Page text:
Babbacombe to Weymouth Walking Blog
Friday 18th October 2019:
We drove to St Austell parked the car and caught a train to Torquay, change at Newton Abbot. Thought there would be a taxi rank at the station but there wasn’t so ordered one and after a short wait we got a £10 taxi ride to Babbacombe and our accommodation the The Downs Hotel. We had a friendly welcome but were not really overwhelmed by either the hotel or Babbacombe itself. The views were nice but overall the area felt quite rundown. We had a decent meal in the hotel but we were the only guest eating so the dining room was a bit short on atmosphere.
The First Day
Saturday 19th October: (14.5miles)
England were playing Australia in the quarter finals of the Rugby world cup so we left the hotel a bit later than we should have, about 09:45. Then we proceeded to get lost looking for the path. All this would not have mattered except that at the end of the day we needed to catch the last ferry across the Exe Estuary to avoid an additional 14 mile detour! The last ferry left at 16:10. At least the sun was shining.
Saturday: Babbacombe to Teignmouth (6.5 miles)
We found the path as it went under the Babbacombe Cliff Railway. The next 6 miles to Shaldon were tough but rewarding with lovely views.
As we arrived in Shaldon after nearly 3 hours walking without a stop (Amelia was not impressed) the ferry was arriving at the beach so we had a quick crossing to Teignmouth. Lunch was required so we walked into town and found the Oystercatcher Café, disappointingly the food was not great but it did give us a rest and a bit of a boost for the final 8.5 mile leg to Shaldon.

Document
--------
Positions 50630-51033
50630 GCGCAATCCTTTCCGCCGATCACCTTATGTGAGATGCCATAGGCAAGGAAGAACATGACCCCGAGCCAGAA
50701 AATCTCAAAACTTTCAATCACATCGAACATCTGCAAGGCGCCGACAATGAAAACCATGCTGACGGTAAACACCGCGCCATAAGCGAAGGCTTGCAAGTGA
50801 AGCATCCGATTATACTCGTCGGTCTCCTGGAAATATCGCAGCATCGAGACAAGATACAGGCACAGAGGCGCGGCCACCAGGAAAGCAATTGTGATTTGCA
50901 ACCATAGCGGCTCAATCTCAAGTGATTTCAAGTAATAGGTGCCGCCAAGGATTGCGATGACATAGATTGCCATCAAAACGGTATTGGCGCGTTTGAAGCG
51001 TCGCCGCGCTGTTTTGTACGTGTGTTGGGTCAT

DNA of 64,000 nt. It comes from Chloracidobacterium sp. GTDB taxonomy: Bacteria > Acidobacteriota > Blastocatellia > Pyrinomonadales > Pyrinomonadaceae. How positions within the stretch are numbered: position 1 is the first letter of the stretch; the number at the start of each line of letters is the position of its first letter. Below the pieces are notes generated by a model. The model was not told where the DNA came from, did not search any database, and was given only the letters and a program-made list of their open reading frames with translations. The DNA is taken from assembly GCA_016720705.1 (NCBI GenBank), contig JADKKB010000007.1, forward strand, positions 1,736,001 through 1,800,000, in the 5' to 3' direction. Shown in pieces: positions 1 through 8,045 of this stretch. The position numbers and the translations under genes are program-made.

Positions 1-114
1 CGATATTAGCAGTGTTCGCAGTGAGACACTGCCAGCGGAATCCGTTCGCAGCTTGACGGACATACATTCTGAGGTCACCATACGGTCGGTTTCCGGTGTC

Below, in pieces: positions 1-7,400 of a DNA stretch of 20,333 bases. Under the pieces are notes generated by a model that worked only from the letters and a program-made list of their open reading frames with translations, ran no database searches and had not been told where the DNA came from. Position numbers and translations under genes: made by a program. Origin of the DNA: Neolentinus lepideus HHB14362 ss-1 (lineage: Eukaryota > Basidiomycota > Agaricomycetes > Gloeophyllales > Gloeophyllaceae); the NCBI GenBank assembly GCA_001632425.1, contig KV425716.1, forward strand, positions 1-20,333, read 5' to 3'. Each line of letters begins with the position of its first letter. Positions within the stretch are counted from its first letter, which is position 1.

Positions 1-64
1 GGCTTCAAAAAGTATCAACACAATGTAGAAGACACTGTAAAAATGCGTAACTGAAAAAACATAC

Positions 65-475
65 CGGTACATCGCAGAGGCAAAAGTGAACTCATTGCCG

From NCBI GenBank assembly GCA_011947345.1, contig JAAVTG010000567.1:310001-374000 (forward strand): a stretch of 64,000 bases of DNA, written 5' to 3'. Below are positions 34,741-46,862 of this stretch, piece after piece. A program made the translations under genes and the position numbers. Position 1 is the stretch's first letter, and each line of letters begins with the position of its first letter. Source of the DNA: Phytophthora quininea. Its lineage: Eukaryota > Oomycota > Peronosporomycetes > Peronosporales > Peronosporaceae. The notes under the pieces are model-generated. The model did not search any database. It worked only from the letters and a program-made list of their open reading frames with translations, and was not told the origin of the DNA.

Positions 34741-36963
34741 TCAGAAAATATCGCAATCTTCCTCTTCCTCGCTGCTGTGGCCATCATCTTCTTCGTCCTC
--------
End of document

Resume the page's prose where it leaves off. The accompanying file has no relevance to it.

Teignmouth to Shaldon (8 miles)
The next leg to Dawlish was along the shore with the mainline train tracks immediately next door. Great if you are a train spotter. After Dawlish there are 3 more miles of slightly dull road walking to Shaldon. We arrived for the ferry with about 15 minutes to spare and a had a lovely trip across the estuary to Exmouth. Our bed and breakfast was a mile up the hill so we decided that a taxi was a good idea.
In the evening we ate at The Chronicle, a good family run restaurant in Exmouth.
Sunday: Exmouth to Sidmouth (13.1 miles)
The first 2 miles is along the promenade (apparently the longest in England). We then got a coffee before walking up to the cliff top and passing the spire that marks the start of the Jurassic Coast. The weather was good and after some easy miles we arrived in Budleigh Salterton, some locals advised that the best crab sandwiches were to be had from the last café before otter estuary nature reserve. They were not wrong and they were the best sandwiches we had all week and excellent value.
After lunch we walked around the nature reserve and then had some steady climbs through 2 massive caravan parks. We stopped at the second one (Ladram Bay for a quick drink) before tackling 2 more climbs and then dropping down into Sidmouth. A pretty and quite affluent seaside town.
We stayed the night at Berwick House, an excellent b&b just 10 minutes out of town.
We had our best meal of the week at Dukes Restaurant that night.
Monday: Sidmouth to Seaton (10.5 miles)
Before we could start we had to detour inland a little way as a landside on the path leaving Sidmouth mean’t the path was closed until the Spring of 2020. The first 6 miles to Branscombe Mouth had some big climbs and great views but no where to buy a drink, so we took a thermos of coffee and all was well. At Branscombe Mouth there is a good café where we ate lunch.
After lunch there was an interesting stretch of path in front of the cliff before we were back to the cliff top and then descending into the pretty village of Beer. We had a cup of tea nad then there is a steep climb out of the village. A little bit further on we had to detour down to the beach due to a landside and then walk along the stony beach for the last 1/2 mile into Seaton.